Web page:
Sunday, June 3, 2012

Moonrise Kingdom


In Moonrise Kingdom, a young, precocious, humorously idealistic boy, escapes from his Scout camp in order to run away with a young, precocious, humorously idealistic girl. The time is 1965, the land is a small New England island, the tone is suitably Wes Anderson. From opening frame to final shutter, Moonrise Kingdom is laced with the best that Anderson has to offer. Snappy dialogue, naïve romance, warm hues, and a colorful cast of characters all help make the film a mostly enjoyable addition to the mostly perfect resume of Wes Anderson.

Mostly.


To explain. Moonrise Kingdom, like all of Anderson’s films, relies heavily on style and story to entertain its audience. And everything that makes a Wes Anderson film is on full display here, so no worry for fans looking to see our contemporary auteur flex his skill. But what’s missing is overall substance. There’s simply not a whole hell of a lot to it, which is, more often than not, the go-to ammunition for Anderson’s biggest skeptics. A lot of people claim that they don’t “get” Anderson’s films, or that his movies are all glamour, no heart. While I disagree, watching Moonrise Kingdom I can’t help but slowly shift my way over to their side. Much like The Life Aquatic, I want to like Moonrise Kingdom so badly, but there’s nothing yearning for my attention. Or memory.
The film begins after Sam (Jared Gilman) has already started his secret journey, and when he soon meets up with Suzy (Kara Hayward), the film proceeds to cross cut between their amusing trek, to the search party trying to find them. Among the searchers are Suzy’s combative parents (Bill Murray and Frances McDormand), Sam’s scout leader (Edward Norton), the Capitan of the police force (Bruce Willis), and Sam’s fellow scouts. The whole ordeal is narrated by the terrific Bob Balaban, who frequently engages us with historical banter concerning the island, all while breaking the fourth wall.

And that’s pretty much it. Sam and Suzy walk, set up camp, sleep. The others search, argue and search some more. Wild events come into play, screaming matches are fought, and so it is and so it goes. If I seem to be skimping on details, it’s not for lack of trying. But really, very early on in Moonrise Kingdom, I found myself completely disinterested in what I was watching. I didn’t care about the characters or what happened to them, I was utterly bored, waiting for some funny line of dialogue or mesmerizing camera movement to arouse my creativity (which, fair being fair, did happen a number of times).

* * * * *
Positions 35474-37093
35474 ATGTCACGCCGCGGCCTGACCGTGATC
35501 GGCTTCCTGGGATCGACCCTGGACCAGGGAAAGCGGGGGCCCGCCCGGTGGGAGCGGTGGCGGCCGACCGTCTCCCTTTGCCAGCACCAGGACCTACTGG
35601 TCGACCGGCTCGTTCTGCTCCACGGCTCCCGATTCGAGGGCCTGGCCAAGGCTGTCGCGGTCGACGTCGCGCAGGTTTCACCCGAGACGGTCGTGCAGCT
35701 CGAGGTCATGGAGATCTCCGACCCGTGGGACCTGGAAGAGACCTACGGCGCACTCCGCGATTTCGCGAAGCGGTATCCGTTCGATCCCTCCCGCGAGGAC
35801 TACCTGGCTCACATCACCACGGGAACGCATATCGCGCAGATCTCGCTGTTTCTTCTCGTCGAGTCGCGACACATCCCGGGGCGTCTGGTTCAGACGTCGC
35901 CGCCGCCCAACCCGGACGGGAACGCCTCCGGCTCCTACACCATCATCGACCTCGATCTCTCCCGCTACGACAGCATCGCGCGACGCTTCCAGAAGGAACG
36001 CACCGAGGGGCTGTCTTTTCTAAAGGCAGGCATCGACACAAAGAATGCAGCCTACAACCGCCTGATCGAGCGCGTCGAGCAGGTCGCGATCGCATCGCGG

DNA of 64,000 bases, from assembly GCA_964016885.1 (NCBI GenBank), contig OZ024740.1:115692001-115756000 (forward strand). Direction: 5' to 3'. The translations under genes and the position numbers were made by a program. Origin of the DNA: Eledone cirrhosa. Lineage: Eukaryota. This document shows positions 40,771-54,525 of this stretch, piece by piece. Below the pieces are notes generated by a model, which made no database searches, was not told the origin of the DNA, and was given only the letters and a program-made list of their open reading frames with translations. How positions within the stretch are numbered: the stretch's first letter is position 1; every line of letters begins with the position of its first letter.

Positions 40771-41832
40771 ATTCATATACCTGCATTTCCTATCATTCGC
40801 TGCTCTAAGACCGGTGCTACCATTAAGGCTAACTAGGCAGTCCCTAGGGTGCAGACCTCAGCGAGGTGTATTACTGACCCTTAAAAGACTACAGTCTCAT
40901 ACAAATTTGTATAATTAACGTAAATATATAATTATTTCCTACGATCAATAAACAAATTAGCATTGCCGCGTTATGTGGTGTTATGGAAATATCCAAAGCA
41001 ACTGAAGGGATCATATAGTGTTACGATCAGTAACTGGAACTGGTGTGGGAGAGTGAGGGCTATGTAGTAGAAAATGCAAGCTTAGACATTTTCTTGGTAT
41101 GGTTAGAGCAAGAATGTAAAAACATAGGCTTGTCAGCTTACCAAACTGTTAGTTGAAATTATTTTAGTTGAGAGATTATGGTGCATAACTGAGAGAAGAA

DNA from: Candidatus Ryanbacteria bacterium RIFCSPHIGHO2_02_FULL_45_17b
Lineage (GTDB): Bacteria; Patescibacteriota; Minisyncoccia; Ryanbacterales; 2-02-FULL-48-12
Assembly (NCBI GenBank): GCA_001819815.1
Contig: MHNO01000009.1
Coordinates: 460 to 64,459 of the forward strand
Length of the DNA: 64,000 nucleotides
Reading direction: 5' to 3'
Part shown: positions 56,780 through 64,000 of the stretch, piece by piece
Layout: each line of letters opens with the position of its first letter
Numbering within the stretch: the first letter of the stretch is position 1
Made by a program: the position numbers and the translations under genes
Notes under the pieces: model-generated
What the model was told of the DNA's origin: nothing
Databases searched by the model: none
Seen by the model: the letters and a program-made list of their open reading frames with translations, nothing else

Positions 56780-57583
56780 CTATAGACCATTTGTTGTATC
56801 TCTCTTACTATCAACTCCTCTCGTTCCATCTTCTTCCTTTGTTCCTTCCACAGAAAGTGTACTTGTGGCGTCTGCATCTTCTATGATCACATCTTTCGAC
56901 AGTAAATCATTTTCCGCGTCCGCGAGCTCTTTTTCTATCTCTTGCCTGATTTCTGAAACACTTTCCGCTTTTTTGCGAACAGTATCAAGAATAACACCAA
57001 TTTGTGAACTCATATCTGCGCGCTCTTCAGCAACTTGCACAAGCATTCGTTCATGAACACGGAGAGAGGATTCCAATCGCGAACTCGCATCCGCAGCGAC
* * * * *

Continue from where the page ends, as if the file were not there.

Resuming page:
To be honest, reviews for films that I am genuinely apathetic toward are always the most to write challenging. I have nothing profound to say, because I witnessed nothing profound. To summarize: if you like Wes Anderson (which I certainly do), then you will absolutely enjoy aspects of Moonrise Kingdom. But, if you like Wes Anderson, then you very well may find yourself being disappointed by it too. B-

15 comments:

  1. Aw, I'm sorry it wasn't what you could have hoped for. I'm not very familiar with Andersons work personally (may have to marathon a few of his films before Moonrise Kingdom comes out here - which isn't until August unless I get to see it at the Melbourne International Film Festival :( )

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    1. I'd definitely recommend checking out a few (or all) of his flicks before this one. He really is a fine director, with an incredibly unique vision. But yeah, Moonrise just split me - I want to like it, but there's nothing really trying to convince me.